Mobility drills aim to improve blood flow to your muscles. This will aid in the recovery and enhancement of motion. You may have already experienced tense or tight muscles if you've been working out hard (doing things like powerlifting, deadlifts, weightlifting, or strength training).

When your muscles act like this, your joint mobility is limited, which limits your ability to do the exercises you want. In order to get the full range of motion with the bar when bench pressing, you'll need mobility in your shoulders and thoracic spine.

While mobility drills are an important part of your warm-up, it's also crucial not to overdo them. Stick to 1 to 3 of the exercises we'll go over below, and do them for 60 to 90 seconds with 5 to 10 strokes. You can alternate between them on different days to get a full range of exercises.

  • The first thing you should do is lie sideways on the foam roller for lats. After that, you should apply pressure to your lat muscle. Make sure to roll the areas where you feel the most tightness.
  • Pec Major: Because the pec major is such a large muscle group, you'll want to make sure you hit all of the tight spots. Begin by rolling the foam roller closer to your shoulder, then inwards toward your body's midline.
  • Pec Minor: Because your pec minor is located beneath your armpit, you should perform this mobility drill on the floor, where you can apply more pressure.
  • Thoracic Spine: Begin by flexing and extending the upper and mid-back on the foam roller. You can also apply pressure to the erector spinae as an additional exercise. On either side of your spine, the erector spinae are located.

Benche press dtnamic streching

It will assist you in lengthening and improving the function of your muscles while lifting. Although you may already be aware of the importance of stretching, many people are unaware that there are two types of stretching: dynamic stretching and static stretching.

The main difference between dynamic and static stretching is that dynamic stretching involves moving your muscles in and out of a range of motion for a set number of times (usually 15 to 30), whereas static stretching involves holding your muscles in a range of motion for a set amount of time (usually around 30 to 60 seconds).

Exercises for bench press activation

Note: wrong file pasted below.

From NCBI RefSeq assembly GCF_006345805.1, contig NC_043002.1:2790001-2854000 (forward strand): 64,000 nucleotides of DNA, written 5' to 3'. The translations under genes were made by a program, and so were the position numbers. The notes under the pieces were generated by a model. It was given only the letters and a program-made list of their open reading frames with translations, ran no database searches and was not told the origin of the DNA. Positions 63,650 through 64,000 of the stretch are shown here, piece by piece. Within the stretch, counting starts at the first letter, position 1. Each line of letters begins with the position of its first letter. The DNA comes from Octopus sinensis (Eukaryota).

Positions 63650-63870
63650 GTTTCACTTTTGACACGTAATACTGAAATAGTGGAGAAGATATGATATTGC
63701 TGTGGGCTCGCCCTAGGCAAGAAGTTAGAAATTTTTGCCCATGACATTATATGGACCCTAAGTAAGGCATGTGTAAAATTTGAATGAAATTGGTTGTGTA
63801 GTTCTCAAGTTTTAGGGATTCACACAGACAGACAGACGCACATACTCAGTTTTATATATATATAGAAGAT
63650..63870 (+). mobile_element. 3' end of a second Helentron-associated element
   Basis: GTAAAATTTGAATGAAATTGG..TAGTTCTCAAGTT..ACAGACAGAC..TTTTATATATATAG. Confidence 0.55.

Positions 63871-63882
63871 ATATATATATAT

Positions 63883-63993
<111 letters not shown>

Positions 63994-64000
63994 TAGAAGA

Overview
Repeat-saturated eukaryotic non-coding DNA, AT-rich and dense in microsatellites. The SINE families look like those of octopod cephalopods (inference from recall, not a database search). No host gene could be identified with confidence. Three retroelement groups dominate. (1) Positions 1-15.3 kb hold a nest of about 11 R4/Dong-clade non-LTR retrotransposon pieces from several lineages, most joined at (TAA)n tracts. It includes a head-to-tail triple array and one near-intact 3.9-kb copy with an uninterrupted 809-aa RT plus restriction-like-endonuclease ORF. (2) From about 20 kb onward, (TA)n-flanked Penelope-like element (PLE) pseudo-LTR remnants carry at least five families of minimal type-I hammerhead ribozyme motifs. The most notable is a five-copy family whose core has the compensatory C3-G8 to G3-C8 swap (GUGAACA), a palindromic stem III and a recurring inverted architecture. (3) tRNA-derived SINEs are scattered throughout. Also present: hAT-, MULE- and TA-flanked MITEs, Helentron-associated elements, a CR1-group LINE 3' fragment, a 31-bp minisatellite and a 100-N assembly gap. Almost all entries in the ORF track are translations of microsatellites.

An activation exercise aids in the stabilization of your smaller muscle groups. These minor muscle groups will aid in the support of your prime movers. When performing a bench press, your chest, shoulders, and triceps will be the primary movers; however, many other smaller muscle groups will also be used to assist in those movements.

The rotator cuff and upper back are where you'll find these smaller muscle groups. Choose one or two exercises from the list below and perform one to two reps of 10 to 15 reps on each. You should try to rotate these exercises to ensure that your workouts are varied and that your larger muscle groups are not overworked.

Pulling apart the band

You'll need a resistance band that you can handle for 2 to 3 sets of 10 to 20 repetitions for this specific upper body exercise. You should avoid selecting a resistance level that is too difficult so that you can complete all of the sets and exercises.

With an underhand grip, hold the band at shoulder height (and slightly wider than shoulder width). Maintain a long arm length with only a slight bend in the elbows. Standing with your feet hip-width apart and a slight bend in your knees is recommended. Make sure you're standing tall with your shoulders over your hips and your head and neck in a neutral position.

Throughout this movement, keep your chin tucked in and make sure your weight is evenly distributed throughout your body. Maintain stability by firmly gripping the floor with your feet. After that, rotate your shoulders outward while keeping your shoulder blades slightly protracted. This will work your lats as well as your upper back.